Smaller banks press assault on Big Four banking advantages in mortgage market
Active mortgage lending by the big four banks has drawn a continuous howl from smaller lenders who claim the rules set them at a structural disadvantage. Now they’ve submitted a brief arguing that the practice results in an economic efficiency problem for the nation -- 9 per cent of GDP spent on financial services – and a bias toward mortgage lending and away from small business lending that puts the economy at risk. Small banks are seen as riskier, and have to three times more capital on hand than big banks. Perversely, this allows bigger banks to lend with less reserve … even though the country would have to bail them out if they failed. Read the full story here.

And more protests – of real estate agents underquoting properties
John Keating, former chairman of the Real Estate Institute of Victoria's ethics committee, has begun circulating an online petition with property investment advisers in Victoria and New South Wales to ban price baiting potential buyers with underquotes. Keating and his group call for government to “compel a vendor’s reserve price to be declared in writing across all marketing materials (print and electronic) from the commencement of the marketing campaign.” Some real estate agents may be on the other side of this argument … but they’re keeping their head down for now. Read the full story here.

You want to charge what to insure this place?
Climate change may start to factor into more real estate investment decisions, given the effects of extreme weather on insurance premiums. A report from the institute and Choice. “Buyer Beware: Home Insurance, Extreme Weather and Climate Change,” tells homeowners that premiums may double and property values may drop by 20 per cent within the lifespan of an average mortgage, with a 10-fold variation in insurance prices in high-risk areas. Read the full story here.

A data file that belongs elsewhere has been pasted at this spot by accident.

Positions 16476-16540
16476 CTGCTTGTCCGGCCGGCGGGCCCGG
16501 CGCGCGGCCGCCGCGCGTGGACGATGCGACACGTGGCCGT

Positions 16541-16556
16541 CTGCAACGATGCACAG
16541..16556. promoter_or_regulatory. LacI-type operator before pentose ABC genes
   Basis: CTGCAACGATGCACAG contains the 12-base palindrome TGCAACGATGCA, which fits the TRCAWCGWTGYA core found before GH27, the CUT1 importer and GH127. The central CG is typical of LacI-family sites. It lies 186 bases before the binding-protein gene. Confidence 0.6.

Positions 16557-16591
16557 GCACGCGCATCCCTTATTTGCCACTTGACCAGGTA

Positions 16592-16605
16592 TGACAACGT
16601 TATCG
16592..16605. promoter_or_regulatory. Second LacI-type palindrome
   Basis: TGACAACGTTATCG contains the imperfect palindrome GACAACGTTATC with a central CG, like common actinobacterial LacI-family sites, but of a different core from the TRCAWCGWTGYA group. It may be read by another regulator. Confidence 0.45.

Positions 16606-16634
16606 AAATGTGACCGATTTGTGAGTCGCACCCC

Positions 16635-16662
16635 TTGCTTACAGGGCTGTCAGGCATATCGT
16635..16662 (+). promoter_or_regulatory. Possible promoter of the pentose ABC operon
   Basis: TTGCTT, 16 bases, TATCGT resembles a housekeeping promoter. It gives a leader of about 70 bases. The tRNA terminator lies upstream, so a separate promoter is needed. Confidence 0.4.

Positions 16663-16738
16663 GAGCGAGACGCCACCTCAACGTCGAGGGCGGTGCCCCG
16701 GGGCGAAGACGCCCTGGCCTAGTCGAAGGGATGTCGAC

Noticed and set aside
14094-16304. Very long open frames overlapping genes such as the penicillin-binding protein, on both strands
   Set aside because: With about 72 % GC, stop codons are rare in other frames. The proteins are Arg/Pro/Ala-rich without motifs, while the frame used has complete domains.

Young tenants make Sydney fertile ground to plant new apartments
When young people buy, they’re increasingly buying units in Sydney. ABS census figures show an increase in owner occupiers from 39 to 42 per cent, despite an overall decrease in home ownership. That’s contributed to an 18 per cent rise in Sydney unit prices are over the last two years. BIS Shrapnel forecasts approvals for another 20,000 units of high-density dwelling space a year for the next five years. Read the full story here.

Fun auction of the week: a bidding war over a Melbourne brothel
The renovated double-terrace, six-bedroom brothel just off Smith St in Fitzroy may sell for as much as $1.95 million … though the competition is stiff. The property hit the market on May 26, drawing interest both from people looking to renovate it into a single-family home and those from the industry. Read the full story here.

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